Created in 2005, ORIC International is the only consortium dedicated to the insurance industry. It’s owned by over 40 firms in the insurance sector and uses its collective resources for their benefit.

Members comprise small, medium and large firms operating in the areas of General Insurance, Life, Reinsurance and Asset Management.

In 2014 alone, ORIC International has seen a 24% growth in its member base.

ORIC International Heat Maps taken from the new report

ORIC International Heat Maps taken from the new report

Read the new report in full: ORIC International’s Operational Risk Landscape H1 2014

Further information on the work of ORIC International

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Mitie unveils online crime reporting partnership with Facewatch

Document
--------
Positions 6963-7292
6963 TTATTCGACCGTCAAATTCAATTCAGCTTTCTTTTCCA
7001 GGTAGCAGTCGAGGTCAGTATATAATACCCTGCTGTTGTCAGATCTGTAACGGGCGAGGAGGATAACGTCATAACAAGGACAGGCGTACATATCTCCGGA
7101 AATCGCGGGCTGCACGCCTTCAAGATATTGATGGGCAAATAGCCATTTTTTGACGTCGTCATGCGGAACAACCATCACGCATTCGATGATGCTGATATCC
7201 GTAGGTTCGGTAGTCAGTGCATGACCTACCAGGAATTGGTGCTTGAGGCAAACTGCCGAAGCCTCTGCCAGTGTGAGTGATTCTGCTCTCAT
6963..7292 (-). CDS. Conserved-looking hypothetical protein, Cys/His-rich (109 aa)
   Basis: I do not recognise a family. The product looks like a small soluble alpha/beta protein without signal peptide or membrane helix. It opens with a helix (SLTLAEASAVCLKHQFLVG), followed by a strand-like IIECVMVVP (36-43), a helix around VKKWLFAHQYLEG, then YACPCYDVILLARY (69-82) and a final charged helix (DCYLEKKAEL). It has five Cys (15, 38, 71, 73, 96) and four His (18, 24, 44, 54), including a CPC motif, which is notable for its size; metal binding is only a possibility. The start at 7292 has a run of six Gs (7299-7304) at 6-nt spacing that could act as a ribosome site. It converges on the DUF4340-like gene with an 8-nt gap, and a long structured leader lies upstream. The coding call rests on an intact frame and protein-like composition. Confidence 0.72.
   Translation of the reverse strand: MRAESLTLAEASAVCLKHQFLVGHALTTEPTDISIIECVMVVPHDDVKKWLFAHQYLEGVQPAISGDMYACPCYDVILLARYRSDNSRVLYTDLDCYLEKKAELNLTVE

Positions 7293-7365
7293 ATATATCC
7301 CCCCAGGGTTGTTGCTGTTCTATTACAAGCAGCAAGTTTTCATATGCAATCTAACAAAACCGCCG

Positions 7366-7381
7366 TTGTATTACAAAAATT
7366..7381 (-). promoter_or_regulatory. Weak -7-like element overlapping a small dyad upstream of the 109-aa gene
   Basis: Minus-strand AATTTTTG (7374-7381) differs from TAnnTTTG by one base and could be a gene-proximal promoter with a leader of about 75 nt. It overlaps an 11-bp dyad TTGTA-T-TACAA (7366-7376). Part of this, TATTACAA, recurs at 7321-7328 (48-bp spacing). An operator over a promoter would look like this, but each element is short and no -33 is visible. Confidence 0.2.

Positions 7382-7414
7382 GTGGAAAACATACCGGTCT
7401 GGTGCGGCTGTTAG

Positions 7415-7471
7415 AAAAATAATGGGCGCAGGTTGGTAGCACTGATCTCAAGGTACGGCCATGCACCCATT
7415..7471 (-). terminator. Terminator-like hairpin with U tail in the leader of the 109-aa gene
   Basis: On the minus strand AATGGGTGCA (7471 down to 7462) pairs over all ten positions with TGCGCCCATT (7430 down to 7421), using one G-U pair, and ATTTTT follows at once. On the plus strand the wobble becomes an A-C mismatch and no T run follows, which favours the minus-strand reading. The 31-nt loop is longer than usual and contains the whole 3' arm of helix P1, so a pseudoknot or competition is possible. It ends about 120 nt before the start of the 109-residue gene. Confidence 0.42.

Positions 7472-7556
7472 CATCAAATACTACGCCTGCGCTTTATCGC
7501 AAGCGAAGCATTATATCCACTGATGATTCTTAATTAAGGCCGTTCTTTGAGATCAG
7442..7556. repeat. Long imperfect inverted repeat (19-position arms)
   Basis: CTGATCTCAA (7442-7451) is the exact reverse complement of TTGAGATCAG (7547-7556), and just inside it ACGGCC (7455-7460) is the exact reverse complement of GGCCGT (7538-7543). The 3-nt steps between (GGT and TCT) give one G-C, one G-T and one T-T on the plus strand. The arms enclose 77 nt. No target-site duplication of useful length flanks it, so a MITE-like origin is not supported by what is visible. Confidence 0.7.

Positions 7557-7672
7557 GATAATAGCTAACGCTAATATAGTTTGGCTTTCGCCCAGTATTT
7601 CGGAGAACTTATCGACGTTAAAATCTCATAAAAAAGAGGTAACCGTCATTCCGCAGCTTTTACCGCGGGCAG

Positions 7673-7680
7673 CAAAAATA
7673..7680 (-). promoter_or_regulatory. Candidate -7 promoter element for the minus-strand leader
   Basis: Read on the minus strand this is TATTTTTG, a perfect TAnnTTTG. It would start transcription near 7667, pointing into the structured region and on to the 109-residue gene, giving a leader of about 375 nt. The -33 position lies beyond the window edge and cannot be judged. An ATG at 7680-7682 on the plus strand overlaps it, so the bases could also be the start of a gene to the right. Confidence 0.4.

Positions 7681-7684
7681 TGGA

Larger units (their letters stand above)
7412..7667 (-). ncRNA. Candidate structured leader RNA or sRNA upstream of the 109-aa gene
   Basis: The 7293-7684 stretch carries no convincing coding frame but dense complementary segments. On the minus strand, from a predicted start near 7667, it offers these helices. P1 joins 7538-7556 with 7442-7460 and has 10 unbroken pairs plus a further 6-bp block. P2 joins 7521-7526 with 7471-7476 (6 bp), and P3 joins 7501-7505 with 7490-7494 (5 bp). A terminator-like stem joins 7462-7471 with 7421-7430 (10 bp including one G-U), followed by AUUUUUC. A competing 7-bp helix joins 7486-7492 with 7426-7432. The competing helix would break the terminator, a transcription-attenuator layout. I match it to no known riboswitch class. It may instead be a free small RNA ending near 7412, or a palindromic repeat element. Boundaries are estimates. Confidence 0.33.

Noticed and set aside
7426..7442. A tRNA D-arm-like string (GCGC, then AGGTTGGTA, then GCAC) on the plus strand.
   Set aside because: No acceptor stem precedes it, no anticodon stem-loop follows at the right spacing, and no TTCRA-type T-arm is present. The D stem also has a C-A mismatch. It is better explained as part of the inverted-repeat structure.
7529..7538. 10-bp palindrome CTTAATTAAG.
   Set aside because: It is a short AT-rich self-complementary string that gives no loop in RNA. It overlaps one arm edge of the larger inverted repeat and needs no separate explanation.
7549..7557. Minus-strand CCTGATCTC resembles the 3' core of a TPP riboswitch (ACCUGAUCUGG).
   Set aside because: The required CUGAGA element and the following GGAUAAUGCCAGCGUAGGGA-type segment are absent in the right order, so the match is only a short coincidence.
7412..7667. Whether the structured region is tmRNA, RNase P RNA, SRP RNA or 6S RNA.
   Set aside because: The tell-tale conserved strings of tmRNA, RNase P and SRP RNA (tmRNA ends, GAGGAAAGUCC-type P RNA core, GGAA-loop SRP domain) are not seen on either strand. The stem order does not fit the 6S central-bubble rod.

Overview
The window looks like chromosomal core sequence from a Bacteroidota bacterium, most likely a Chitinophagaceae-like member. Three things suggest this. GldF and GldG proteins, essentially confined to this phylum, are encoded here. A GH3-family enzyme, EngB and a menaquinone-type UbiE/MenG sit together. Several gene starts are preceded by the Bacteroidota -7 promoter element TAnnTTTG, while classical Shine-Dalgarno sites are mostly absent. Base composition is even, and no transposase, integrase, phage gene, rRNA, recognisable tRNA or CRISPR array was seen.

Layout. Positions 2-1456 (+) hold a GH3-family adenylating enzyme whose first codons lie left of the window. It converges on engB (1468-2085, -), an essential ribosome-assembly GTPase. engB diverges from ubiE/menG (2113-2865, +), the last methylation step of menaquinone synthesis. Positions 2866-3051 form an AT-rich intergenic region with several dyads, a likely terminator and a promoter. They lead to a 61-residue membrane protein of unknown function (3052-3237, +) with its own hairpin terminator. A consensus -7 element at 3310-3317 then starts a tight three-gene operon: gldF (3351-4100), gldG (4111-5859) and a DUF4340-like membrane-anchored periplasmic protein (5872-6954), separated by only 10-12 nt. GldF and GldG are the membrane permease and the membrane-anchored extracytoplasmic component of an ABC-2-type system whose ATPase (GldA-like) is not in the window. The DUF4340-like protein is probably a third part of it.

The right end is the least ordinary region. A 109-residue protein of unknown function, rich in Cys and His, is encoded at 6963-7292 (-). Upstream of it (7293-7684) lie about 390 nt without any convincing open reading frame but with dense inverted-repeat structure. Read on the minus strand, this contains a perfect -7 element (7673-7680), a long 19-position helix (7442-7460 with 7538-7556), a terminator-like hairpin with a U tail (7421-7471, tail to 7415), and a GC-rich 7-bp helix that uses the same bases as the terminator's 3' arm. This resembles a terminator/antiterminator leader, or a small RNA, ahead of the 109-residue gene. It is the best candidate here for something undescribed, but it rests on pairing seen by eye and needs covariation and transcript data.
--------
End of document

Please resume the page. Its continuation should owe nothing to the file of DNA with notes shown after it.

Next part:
FTSE 250 strategic outsourcing company Mitie has announced a strategic partnership with Facewatch, the online crime reporting and networking service.

Facewatch is a secure, cloud-based platform that enables business users, the public and the police to report low-level crime with CCTV evidence and to share offender images and intelligence with other businesses within secure groups.

Facewatch provides tools to develop intelligence about specific individuals and affords advanced statistics enabling businesses and the police service to drive down crime.

The Facewatch system holds the police approved Secured by Design accreditation and is fully accepted by the Crown Prosecution Service (CPS) as a means of accessing digital case files within UK Courts of Law. Facewatch is accessible from any Internet-connected device.

Mitie has forged an online crime reporting partnership with Facewatch

Mitie has forged an online crime reporting partnership with Facewatch